My hips did bother me some but not as much as they have been. And considering the slant of the roads that’s awesome. I have almost no soreness today. I rode 14 miles this morning with no soreness in my quads. Next up UWR, unless I can find one before that.

Monday, October 09, 2006

Baker Lake 50k

It was another beautiful day at Baker Lake.

We couldn’t have asked for better weather or a nicer course to run on. But once again this course beat me. I started out Way too fast! I was just running along enjoying the scenery doing 8:30 to 9:30 minute miles. I should have been thinking about how hard this trail becomes on the way back if you go out too fast. I just love to run on this kind of trail.

At right about 5 miles in my hip started to hurt, again. I guess I’m going to have to do something about that. I’m thinking about cutting out UWR, Birch Bay, and Last Chance. We’ll see.

So I popped a couple of Advil and kept running but now at the correct pace of around 10:00 m/m. When I got the aid station I was still feeling pretty fresh and the hip hadn’t gotten any worse. But I was starting to feel some cramps in my calves even though I had been drinking plenty and taking my salt.

I quickly refilled my supplies and headed out. Shawn had left the aid station right in front of me so I figured we’d have a nice run back to the finish. Then the wheels fell off. About a mile out of the aid station I tripped on a root that was hidden by all freshly fallen the leaves. And of course I landed on my bad hip. (What am I, 90 years old?) That hurt a little! I didn’t know it but as I fell I pulled the mouth piece on my bladder 95% off and it soon fell off the rest of the way. Why is my leg all wet? I look down and there’s a yellow stream coming out of my pack. Luckily I found the mouth piece before my bladder had gone completely dry. I get back to running but Shawn is long gone. She went on to have a real strong finish. Good Job Shawn!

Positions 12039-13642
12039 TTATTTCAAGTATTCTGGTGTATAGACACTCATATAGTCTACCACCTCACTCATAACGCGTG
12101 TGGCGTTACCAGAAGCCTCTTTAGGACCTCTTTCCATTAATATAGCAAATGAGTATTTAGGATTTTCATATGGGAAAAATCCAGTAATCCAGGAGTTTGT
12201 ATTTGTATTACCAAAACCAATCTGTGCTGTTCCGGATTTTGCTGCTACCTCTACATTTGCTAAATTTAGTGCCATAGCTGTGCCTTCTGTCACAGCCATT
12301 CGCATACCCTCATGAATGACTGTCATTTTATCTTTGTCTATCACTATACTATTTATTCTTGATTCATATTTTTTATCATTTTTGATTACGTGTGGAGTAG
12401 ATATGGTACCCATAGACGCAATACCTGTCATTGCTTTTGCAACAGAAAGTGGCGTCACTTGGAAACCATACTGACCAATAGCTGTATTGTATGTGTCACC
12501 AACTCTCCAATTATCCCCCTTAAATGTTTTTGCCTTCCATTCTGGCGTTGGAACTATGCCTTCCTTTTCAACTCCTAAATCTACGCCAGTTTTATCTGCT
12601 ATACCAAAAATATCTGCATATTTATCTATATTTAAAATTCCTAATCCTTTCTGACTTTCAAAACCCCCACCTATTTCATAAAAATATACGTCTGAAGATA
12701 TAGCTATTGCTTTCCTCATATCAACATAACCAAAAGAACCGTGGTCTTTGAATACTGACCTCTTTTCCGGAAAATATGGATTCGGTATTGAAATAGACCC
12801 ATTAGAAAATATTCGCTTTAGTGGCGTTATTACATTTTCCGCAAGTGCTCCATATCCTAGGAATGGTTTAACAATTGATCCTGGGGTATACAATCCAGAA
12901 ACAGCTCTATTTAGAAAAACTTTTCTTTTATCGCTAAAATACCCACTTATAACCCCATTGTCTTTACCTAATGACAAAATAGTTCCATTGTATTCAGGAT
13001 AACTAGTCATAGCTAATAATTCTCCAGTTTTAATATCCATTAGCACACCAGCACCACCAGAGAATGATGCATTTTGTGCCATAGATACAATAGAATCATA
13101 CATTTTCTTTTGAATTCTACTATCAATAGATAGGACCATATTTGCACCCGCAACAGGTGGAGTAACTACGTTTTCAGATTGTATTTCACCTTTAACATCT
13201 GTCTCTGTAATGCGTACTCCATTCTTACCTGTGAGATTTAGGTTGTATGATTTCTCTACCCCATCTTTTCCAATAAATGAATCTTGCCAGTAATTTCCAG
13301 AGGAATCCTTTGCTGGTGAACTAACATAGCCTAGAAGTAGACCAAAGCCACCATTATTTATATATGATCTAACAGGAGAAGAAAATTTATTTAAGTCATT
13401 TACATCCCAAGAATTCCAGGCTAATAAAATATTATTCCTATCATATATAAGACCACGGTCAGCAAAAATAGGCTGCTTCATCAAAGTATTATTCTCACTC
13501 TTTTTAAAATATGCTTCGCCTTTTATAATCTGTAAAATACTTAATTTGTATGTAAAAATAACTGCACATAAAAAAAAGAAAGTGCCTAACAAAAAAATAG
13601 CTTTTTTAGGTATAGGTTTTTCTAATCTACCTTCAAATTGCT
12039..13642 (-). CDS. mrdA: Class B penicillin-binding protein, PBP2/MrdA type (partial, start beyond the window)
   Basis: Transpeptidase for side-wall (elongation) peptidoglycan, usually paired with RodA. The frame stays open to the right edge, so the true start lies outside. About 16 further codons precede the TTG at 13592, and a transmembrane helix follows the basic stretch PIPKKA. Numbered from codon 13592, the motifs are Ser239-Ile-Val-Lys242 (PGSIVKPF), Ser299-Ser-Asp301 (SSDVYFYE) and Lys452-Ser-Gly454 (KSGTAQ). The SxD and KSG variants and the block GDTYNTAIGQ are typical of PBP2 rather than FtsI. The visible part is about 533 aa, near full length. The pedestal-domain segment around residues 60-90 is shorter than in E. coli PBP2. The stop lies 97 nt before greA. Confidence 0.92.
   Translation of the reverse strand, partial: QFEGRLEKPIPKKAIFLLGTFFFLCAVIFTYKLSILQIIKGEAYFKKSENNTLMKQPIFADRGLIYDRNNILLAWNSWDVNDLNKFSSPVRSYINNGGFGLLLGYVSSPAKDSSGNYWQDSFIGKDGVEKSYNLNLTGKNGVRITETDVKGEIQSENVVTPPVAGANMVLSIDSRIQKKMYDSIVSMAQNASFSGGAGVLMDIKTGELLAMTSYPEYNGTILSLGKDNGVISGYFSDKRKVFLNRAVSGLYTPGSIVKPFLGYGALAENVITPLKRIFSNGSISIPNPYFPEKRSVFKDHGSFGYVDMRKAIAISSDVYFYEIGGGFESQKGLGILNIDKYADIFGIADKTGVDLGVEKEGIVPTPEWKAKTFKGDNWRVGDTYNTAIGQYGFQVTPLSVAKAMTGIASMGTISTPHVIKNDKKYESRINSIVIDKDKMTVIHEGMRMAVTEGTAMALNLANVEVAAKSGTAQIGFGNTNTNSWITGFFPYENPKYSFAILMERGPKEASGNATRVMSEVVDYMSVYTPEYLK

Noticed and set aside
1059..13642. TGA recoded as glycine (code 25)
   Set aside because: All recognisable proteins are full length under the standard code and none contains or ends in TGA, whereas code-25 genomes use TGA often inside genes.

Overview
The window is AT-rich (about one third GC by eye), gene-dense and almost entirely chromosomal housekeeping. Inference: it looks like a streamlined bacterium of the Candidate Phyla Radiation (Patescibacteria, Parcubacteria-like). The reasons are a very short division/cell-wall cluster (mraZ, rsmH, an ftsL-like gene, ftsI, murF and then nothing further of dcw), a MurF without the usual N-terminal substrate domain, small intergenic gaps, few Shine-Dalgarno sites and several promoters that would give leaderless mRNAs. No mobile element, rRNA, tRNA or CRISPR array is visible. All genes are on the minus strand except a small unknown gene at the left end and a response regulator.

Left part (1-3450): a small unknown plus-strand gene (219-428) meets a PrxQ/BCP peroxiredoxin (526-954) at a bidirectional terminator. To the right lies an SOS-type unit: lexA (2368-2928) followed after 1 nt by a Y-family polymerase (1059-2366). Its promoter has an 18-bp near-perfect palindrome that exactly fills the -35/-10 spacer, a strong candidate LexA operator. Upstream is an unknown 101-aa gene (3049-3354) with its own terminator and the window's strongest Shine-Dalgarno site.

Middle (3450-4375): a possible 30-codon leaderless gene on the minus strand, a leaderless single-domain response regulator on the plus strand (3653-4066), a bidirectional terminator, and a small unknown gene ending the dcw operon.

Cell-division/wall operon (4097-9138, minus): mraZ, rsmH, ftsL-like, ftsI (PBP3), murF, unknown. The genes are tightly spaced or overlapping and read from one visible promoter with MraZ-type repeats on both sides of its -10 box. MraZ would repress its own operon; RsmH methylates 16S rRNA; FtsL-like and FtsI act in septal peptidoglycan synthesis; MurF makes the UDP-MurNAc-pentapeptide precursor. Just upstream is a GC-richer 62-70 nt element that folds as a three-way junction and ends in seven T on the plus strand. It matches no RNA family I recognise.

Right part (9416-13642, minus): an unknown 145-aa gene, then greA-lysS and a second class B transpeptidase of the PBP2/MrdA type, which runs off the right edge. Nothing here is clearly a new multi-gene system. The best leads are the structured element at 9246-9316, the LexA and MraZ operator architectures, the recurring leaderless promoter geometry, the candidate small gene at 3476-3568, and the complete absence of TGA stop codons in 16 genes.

I on the other hand was now paying the price for going out to fast. I had plenty of salt, drink, and gel. I didn’t bonk like last year. I just couldn’t run at the pace I wanted to. I could jog along without a problem but as soon as I would try to pick it up my calf would cramp real bad, a total lock-up. I tried over and over. I had so much energy left. I just couldn’t use it. It was very frustrating. I ended up with a 6:09, 23 minutes faster than last year. I’ll be back for another try next year.
There was, as always, great food after the race. Dave Dutton did a great job as race director.

Tuesday, October 03, 2006

The End of September

I ended up with fewer miles this month (94) then any other since I started keeping track. Ironically last month was the most ever at 230 miles. I guess that’s a good thing since I want to make sure I am completely healed from CCC.

Most of my runs have been tempo runs in the 7:00 to 8:30 range. My right hip still has some sharp discomfort but compared to how it was 3 weeks ago it’s almost gone.

Monday: ..... 4 miles
Tuesday: ..... 2.4 miles pushing stroller
Wednesday: .....4.3 miles
Thursday: ..... 0
Friday: ..... 2.2 miles
Saturday: ..... 9.6 miles trail w/Jenn
Sunday: ..... 0
Total: ..... 22.5 miles

Since it’s now dark so early (I give daylight priority to Jenn) my running schedule is changing to running in the morning before work. This will also allow me to run twice a day if I feel the need.

See you at Baker Lake!